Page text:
Was können wir nicht alles vermittels ihrer multiplen Einsatzformen tun: Wir »erfassen«, »berühren« und »begreifen« mit den Händen, wir »geben«, »reichen« und »halten« einander die Hände, wir arbeiten und schreiben mit der Hand – und Hände können ebenso »zupacken« wie etwas kneten, zurechtzupfen, glattstreichen oder aber sich zu Zeichen formen. Wir »winken« zum Beispiel »ab«. Von der Handreichung über den Handapparat bis zum Handzettel ist nicht zuletzt die Wissenschaft voller Verweise auf den »händischen« Charakter dessen, was denkende Textarbeit mindestens begleitet, ihr vielleicht aber auch notwendig zugrunde liegt. So notwendig wie das »Handeln« (vulgo: die Praxis) der Theorie entspricht oder entsprechen sollte.
This volume deals with the dissolution of the concept of the ideal body as a repository of knowledge through instances of deformation or hybridization
The starting point comprises a series of case studies of less than perfect bodies: bodies that are misshapen, stigmatized, fragmented, as well as hybrid human/animal creatures, transgendered persons, and bodies on the cultural periphery of the classical world. These examples represent deviations from the »normal« order of things and evoke feelings of alienation. One strategy for dealing with this is to canonize transgression in visual form. Fluid bodies are captured in the image, creating a visual order in disorder. The body-as-ruin is a fixed figure of fluidity and thus receptive to attributions of meaning, which helps explain its persistence as a cultural trope. It allows for the observation of cultural change.
In the past few years, the Actor-Network Theory of French philosopher and sociologist Bruno Latour has become a hotly debated topic in the humanities. From a philosophical perspective, his theory of things keeps being reevaluated: is it possible for »Human and Non-Human Actors« to be analyzed as equally important actors? Does Latour’s theory of a simultaneously »agency« of things and concepts indeed move beyond a subject-object relation, and if it does, how far does it in fact go?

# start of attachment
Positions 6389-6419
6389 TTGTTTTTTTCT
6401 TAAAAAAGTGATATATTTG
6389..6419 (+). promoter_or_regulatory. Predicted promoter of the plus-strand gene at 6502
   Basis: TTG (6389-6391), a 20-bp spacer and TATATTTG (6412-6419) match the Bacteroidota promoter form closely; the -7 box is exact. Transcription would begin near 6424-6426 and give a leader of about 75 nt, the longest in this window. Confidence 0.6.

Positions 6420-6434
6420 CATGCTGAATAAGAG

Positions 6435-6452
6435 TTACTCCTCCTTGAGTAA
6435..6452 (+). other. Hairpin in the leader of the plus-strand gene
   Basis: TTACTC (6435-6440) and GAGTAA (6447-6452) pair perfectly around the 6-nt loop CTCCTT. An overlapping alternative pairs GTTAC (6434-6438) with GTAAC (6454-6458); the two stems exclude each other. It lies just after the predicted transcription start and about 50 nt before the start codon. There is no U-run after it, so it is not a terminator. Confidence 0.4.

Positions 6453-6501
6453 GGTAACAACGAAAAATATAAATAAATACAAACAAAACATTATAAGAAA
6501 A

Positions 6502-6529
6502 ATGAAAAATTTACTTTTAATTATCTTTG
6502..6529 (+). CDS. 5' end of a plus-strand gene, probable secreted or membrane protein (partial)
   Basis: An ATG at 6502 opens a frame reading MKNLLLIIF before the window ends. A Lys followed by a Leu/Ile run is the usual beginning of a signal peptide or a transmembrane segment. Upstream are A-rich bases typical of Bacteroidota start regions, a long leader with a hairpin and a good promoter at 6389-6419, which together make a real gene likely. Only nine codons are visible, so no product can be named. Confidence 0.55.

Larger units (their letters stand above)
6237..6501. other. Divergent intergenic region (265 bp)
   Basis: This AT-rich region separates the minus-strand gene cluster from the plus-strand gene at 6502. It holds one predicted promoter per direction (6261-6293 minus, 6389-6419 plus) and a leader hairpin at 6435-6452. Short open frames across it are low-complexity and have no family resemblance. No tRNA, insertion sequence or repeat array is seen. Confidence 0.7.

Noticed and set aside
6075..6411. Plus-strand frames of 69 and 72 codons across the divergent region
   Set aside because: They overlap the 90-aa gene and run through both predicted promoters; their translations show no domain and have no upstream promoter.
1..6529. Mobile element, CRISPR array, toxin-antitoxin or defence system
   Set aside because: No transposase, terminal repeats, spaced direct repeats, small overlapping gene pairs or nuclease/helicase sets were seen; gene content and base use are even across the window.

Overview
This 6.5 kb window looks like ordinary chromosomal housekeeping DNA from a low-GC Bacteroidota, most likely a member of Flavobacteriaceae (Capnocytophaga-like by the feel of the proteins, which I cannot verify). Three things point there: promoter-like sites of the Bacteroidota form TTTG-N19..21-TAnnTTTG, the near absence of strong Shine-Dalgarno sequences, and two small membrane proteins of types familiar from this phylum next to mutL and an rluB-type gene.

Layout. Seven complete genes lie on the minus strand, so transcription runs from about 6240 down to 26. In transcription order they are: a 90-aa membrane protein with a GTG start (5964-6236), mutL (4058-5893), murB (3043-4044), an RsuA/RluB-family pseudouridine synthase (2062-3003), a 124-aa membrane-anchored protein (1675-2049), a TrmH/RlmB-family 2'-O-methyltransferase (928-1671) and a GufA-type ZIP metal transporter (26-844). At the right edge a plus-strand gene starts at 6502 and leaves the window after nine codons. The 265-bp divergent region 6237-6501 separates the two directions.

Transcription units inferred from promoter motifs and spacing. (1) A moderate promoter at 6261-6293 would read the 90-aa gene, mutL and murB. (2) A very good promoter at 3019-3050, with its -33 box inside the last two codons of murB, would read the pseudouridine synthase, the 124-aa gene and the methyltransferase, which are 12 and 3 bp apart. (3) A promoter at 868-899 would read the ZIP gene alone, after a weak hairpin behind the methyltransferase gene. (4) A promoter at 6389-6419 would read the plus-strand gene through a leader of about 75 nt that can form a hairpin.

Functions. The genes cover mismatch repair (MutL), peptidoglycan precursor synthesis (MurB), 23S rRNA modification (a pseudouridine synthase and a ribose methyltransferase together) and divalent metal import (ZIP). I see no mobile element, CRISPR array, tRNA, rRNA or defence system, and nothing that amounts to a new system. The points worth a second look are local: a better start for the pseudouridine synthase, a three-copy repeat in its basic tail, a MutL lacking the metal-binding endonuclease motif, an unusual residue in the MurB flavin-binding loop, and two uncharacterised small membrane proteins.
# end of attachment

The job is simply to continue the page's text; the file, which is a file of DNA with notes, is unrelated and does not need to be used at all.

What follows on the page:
Such questions, seemingly at odds with more common traditions of thought, are the centerpiece of research at the Morphomata Center for Advanced Studies in the Humanities. Can these questions of intention and phenomenality be correlated with the resistance of things and their forms? The volume focuses on questions of symmetry or dissymmetry between the world of »things« and »human beings«, including contributions from the fields of social studies, literary studies, and philosophy.
In the history of Chinese and European philosophy, metaphysics has played an outstanding role: it is a theoretical framework which provides the basis for a philosophical understanding of the world and the self. A theory of the self is well integrated in a metaphysical understanding of the totality of nature as a dynamic process of continuous changes.
Metaphysics has, however, suffered a loss of importance in current debates, especially in ethics. As a result, we observe the emergence of such philosophical views as moral skepticism and even nihilism. The consequence of this tendency has been the renunciation of a claim to understanding and to providing a solid ground for ethics.
How does thought become manifest in works of art? How do literature and the arts influence and enrich our knowledge of death and creativity? This essay presents a new and fascinating method for cross-cultural and interdisciplinary studies in the humanities.
According to Kant’s Critique of Judgement, literature and art have worked, from the beginning, towards not only expanding but also transcending the realm of common experience. They strive to represent the unrepresentable, speak of the ineffabile and advance into areas beyond all rational analysis, beyond the limits at which all attempts at philosophical or scientific explanations fail.
Proceeding from the assumption that a history of cultural knowledge is not congruent with a history of abstract concepts or rational ideas, this essay presents a new and fascinating cross-cultural and interdisciplinary approach for analysing the powers of literature and art to form aesthetic ideas of lasting cultural impact, for analysing the interrelation between the formative forces of the imagination and the form-giving material or medium. Its focus is on Figurations of the Creative and Figurations of Death. Both of these topics raise questions relevant to all cultures: how does innovation enter the world; how does a society come to terms with the deepest and most basic uncertainty of human existence, the awareness of mortality? For on this depends any assignment of meaning to earthly existence, as does any notion of worldly or otherworldly salvation.
This publication examines how archaeological objects concretise notions of time, giving them tangible form. The focus is on a particular statue, depicting the »opportune moment« or Kairos, created by the Greek sculptor Lysippos and dating from the era of Alexander the Great. It will be shown how this statue absorbed earlier notions of the opportune moment, combined them into a new form, and thus imbued this form with lasting potency. The statue was interpreted and re-interpreted in art and literature since Classical times, and, in changing from one medium to another, emphasis was put on new aspects. Because of this, the long-lost statue has made a potent and lasting impact on people’s notions of time.